Missouri's attorney general announced on Thursday the first lawsuits under that state's new anti-spam law.
The suits, filed in St. Louis City Circuit Court, stem from the anti-spam law Missouri enacted in late August. The law requires that commercial senders carry an "adv:" label and comply immediately with unsubscribe requests. It defines spam as any commercial e-mail from a person or business that does not have a pre-existing business relationship with the recipient. Violators are subject to prosecution by the state and civil penalties of $5,000 per e-mail, up to $25,000 per day.
Jay Nixon, Missouri's attorney general, accuses two Florida-based e-mailers with violating these provisions. In the first case, the attorney general says Palm Beach resident Phillip Nixon e-mailed five unsolicited offers for architectural plans to the state's anti-spam e-mail address, firstname.lastname@example.org. The suit claims the messages were not labeled and did not stop when requested.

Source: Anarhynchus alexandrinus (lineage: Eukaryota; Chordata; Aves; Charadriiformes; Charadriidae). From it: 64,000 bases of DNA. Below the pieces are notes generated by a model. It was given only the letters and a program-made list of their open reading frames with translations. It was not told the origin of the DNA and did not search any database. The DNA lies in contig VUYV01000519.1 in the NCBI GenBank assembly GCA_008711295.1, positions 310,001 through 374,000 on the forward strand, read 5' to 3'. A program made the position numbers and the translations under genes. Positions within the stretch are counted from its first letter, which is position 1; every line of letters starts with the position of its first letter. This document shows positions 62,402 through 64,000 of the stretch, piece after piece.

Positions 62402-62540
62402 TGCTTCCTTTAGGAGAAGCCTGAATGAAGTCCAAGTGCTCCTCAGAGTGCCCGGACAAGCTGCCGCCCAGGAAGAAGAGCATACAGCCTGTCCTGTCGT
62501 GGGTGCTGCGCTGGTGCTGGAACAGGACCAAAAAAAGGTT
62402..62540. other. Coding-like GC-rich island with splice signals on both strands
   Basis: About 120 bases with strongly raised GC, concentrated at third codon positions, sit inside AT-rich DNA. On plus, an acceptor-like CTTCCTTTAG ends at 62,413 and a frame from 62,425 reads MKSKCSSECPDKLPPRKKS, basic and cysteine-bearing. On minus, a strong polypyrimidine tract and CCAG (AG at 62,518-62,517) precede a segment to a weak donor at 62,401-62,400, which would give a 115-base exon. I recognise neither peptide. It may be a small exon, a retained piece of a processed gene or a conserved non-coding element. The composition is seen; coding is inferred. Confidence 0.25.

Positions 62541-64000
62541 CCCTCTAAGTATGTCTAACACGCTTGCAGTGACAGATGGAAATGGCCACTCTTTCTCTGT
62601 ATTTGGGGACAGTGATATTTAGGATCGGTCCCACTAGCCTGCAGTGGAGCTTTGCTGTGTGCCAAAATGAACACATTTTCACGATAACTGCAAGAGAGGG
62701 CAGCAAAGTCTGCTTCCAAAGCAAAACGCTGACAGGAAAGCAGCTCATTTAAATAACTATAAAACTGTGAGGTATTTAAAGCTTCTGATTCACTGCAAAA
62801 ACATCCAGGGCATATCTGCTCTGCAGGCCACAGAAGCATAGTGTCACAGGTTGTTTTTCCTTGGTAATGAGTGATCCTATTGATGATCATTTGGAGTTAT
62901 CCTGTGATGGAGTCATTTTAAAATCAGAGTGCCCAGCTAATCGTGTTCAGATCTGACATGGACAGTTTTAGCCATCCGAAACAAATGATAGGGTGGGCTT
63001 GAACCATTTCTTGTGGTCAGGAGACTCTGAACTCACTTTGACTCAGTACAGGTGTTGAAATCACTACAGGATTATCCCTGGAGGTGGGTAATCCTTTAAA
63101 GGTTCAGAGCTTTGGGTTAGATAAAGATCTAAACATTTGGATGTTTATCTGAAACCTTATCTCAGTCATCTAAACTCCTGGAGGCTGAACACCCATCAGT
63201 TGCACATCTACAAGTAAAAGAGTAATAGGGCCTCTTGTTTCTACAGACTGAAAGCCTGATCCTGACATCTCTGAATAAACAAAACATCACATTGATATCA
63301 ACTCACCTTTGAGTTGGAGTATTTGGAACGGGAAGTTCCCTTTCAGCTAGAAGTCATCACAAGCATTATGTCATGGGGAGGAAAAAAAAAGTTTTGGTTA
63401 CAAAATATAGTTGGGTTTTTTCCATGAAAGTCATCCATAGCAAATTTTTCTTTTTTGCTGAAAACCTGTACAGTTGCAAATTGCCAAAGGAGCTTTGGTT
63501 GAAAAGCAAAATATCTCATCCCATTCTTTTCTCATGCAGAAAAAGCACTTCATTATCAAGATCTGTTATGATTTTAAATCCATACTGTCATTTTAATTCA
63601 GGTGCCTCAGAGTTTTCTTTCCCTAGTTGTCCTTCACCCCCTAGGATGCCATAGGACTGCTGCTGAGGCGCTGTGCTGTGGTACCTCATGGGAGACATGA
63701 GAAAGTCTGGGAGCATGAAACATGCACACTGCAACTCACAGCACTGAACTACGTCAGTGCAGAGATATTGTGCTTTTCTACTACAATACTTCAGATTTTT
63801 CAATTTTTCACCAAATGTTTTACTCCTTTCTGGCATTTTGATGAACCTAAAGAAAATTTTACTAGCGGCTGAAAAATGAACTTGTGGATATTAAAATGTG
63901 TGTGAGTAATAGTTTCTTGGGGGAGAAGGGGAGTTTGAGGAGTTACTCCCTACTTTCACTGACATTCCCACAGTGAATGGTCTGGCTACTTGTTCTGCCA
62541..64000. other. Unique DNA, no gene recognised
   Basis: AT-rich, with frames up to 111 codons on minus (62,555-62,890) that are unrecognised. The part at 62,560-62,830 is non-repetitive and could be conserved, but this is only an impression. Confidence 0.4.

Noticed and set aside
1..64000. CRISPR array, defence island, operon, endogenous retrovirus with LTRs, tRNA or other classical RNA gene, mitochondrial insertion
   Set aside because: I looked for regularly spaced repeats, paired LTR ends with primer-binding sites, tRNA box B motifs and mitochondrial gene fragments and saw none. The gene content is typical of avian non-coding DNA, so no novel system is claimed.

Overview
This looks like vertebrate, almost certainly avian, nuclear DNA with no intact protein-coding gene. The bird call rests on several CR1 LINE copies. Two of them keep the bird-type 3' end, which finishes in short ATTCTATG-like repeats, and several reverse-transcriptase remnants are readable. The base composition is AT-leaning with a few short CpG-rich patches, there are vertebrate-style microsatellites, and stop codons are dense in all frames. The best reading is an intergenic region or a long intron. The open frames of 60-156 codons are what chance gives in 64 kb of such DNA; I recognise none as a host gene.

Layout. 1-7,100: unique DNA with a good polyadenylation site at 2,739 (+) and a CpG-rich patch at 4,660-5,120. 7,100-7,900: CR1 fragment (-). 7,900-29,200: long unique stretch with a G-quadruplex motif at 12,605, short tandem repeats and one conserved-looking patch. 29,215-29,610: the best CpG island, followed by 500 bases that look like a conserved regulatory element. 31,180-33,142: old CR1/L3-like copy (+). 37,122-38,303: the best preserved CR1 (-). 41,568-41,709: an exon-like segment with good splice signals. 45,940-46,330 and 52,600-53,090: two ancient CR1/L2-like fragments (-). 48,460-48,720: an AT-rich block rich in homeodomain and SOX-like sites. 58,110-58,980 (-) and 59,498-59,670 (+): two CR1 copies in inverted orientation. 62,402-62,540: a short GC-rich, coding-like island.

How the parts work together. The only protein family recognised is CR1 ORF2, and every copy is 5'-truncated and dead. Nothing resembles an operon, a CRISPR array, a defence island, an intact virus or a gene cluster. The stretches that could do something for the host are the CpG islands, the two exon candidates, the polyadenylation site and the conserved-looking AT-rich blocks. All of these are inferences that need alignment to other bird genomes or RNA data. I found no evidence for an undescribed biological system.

The second suit was filed against a Boca Raton company called Fundetective.com. The action alleges the company sent out a number of unsolicited messages advertising short-term loans and personal information gathering services. Again, the attorney general's office said the e-mails were not labeled as required under the law.
Both suits seek the maximum $5,000 penalty per violation, in addition to injunctions against further unsolicited commercial e-mail that violates Missouri law.
Missouri is one of 35 states to enact anti-spam measures. Earlier this month, California enacted a tough anti-spam law that requires e-mail providers and advertisers to receive "direct consent" from consumers they e-mail. Many commercial e-mailers complain the hodgepodge of state laws make full compliance nearly impossible. The industry's trade groups want proposed federal anti-spam legislation to supercede state laws and create a universal standard.